Magazine article Editor & Publisher

Just How Good Are Lee's Papers?

Magazine article Editor & Publisher

Just How Good Are Lee's Papers?

Article excerpt

Executives at Lee Enterprises' Davenport, Iowa, headquarters are nothing if not unfailingly polite. So when David Stoeffler is asked the inevitable questions about the quality of journalism at Lee newspapers, he doesn't spit out an expletive, or even sigh. It's a sign that he's becoming inured to the query after making the rounds of newsrooms at Lee's new Pulitzer papers. "I hear the question everywhere," says Stoeffler, Lee's vice president of news. "There's usually two versions, soft and hard. The hard version of the question is: 'Lee doesn't have a great reputation for journalism, does it?'"

Partly, the perception comes with the territory for any publisher of small- and mid-sized dailies such as the Ravalli Republic in Hamilton, Mont., or the Fremont (Neb.) Tribune -- papers, in other words, that are way off the radar screen of journalism's chattering class.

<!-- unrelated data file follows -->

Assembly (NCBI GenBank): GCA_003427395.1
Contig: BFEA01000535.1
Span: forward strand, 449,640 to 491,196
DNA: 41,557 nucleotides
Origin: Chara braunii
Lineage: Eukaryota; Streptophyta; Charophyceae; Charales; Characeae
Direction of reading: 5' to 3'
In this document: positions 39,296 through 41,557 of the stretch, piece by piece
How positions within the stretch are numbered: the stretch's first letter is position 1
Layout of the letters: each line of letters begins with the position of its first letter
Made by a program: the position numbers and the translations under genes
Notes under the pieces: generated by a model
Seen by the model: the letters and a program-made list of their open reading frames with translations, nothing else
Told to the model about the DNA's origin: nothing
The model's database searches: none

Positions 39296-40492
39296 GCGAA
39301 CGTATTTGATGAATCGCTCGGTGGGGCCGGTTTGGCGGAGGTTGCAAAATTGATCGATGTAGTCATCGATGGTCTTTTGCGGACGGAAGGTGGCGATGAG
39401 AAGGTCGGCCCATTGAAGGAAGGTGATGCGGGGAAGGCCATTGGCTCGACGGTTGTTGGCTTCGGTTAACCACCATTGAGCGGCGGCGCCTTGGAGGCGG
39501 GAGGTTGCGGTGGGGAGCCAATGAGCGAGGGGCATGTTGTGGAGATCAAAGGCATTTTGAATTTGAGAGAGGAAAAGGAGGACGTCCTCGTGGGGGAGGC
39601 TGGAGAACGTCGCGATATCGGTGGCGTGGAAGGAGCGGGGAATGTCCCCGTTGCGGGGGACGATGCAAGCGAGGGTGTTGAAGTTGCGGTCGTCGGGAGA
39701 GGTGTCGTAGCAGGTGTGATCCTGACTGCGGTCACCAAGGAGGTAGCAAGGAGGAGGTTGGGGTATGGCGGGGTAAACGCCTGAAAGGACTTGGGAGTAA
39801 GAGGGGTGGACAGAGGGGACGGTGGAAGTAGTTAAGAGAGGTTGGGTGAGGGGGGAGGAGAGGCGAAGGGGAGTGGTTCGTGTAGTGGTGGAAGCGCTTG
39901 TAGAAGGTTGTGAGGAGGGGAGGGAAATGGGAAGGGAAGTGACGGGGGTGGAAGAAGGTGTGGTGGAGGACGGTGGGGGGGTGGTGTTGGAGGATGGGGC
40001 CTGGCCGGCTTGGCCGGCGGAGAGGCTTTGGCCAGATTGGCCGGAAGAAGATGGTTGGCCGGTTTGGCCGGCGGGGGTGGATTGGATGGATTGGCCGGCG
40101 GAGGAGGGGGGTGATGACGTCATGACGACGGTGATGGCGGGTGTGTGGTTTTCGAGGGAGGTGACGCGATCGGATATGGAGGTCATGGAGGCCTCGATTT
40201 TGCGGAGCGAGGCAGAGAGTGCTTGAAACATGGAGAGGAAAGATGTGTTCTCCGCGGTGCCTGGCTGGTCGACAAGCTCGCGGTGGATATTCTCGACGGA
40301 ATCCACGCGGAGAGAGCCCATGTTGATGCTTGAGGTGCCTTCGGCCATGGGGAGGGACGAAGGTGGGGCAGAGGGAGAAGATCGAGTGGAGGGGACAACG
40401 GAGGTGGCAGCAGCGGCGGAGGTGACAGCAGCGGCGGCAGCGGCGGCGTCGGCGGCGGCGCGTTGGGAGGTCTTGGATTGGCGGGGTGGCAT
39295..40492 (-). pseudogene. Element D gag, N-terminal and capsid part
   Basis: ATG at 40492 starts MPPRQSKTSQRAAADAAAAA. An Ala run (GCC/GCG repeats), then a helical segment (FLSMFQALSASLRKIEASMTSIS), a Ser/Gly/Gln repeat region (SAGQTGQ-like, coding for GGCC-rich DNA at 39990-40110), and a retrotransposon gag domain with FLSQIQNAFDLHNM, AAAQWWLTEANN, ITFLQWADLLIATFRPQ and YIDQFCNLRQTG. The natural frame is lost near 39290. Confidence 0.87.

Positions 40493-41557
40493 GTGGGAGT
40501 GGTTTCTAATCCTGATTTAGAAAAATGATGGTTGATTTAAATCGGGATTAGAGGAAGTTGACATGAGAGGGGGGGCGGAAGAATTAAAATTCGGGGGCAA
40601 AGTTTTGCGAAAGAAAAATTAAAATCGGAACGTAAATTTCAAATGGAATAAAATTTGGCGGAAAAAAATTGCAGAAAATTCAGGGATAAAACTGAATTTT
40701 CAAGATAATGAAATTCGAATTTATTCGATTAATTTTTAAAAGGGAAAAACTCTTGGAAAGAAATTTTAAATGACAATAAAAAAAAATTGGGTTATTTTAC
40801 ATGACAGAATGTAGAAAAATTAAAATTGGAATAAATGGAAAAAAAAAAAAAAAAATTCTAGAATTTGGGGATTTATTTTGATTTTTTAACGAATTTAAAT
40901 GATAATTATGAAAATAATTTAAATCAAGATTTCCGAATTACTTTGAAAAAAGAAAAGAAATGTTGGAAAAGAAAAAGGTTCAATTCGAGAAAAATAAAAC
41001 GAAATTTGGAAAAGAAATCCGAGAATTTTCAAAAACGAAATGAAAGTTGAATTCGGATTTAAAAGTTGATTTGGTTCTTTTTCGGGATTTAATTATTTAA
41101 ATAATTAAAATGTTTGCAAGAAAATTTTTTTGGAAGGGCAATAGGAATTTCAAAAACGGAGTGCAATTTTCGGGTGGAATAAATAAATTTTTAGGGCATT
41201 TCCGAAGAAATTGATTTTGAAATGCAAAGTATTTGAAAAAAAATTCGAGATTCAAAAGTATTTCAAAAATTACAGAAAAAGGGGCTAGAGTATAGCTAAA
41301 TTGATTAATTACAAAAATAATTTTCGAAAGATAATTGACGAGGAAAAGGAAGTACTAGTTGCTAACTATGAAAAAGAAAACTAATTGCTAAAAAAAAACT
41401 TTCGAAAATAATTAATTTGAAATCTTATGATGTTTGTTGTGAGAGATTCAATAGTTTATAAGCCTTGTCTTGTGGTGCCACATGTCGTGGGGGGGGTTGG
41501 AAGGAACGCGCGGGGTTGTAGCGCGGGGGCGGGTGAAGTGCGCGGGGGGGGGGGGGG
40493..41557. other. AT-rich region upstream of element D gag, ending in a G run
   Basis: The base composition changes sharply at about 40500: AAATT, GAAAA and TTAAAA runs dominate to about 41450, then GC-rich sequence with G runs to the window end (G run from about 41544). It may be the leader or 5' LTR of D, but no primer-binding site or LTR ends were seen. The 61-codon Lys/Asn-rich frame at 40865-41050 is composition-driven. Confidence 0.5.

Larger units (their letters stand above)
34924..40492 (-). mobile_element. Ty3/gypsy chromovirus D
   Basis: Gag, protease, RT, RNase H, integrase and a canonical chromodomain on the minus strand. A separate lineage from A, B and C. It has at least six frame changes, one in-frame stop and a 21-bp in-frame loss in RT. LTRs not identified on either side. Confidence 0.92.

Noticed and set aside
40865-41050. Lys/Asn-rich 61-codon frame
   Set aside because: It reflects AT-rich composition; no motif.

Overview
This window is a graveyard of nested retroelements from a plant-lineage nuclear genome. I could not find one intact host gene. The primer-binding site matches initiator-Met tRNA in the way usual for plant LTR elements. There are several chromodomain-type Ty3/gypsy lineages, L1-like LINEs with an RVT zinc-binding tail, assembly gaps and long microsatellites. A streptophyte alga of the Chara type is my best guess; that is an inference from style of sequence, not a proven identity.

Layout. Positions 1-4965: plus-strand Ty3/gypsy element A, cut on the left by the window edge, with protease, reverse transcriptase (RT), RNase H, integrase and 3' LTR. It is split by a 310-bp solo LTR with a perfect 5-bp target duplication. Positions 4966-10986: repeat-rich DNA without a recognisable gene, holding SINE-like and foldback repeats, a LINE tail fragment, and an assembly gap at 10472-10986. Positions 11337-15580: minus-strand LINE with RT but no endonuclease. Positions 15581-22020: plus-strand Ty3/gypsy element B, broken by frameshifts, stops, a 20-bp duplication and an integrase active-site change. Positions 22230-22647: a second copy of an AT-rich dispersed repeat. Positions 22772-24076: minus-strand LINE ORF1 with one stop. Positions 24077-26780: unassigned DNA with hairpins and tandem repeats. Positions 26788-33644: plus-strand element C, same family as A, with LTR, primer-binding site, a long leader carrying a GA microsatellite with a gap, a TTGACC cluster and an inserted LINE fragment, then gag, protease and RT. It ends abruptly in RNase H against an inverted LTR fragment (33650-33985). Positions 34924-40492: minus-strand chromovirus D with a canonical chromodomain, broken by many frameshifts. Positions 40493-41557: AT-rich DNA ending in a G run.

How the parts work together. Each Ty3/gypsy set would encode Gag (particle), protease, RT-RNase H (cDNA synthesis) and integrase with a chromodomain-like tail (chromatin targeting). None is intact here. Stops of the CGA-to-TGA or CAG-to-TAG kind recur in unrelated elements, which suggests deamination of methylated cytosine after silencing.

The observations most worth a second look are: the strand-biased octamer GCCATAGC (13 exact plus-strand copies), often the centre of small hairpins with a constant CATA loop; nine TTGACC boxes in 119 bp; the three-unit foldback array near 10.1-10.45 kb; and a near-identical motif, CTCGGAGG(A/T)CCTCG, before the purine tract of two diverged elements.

But over the years, Lee has also picked up some persistent local critics. Probably the most indefatigable is Nathaniel Blumberg, who was dean of the University of Montana's journalism school from 1956 to 1968. In 1991, Blumberg started the Treasure State Review, an occasional newsletter that announced in its first issue that the "Lee chain has abandoned the excellent performance and high promise that peaked in the 1970s."

It was a theme he would sound repeatedly until the printed newsletter was replaced with a Web site after 1999. In a response to a request from E&P for comment, Blumberg says, "My contempt for Lee Enterprises and what it has done to the journalism profession runs so deep that I prefer not to be quoted at this time."

These days, though, Lee is also gaining some high-placed admirers. "Lee Enterprises is one of the most respected companies for trying to put out quality journalism on the local level," says Richard Cole, since 1979 the dean of the School of Journalism and Mass Communication at the University of North Carolina at Chapel Hill. "Obviously they're not The New York Times, the Los Angeles Times, the Chicago Tribune. But it is quality journalism on a local level." Cole goes so far as to say he believes the Pulitzer papers will eventually become better papers editorially under Lee's ownership.

Lee executives say the emphasis on improving the chain's journalism begins at the top. …

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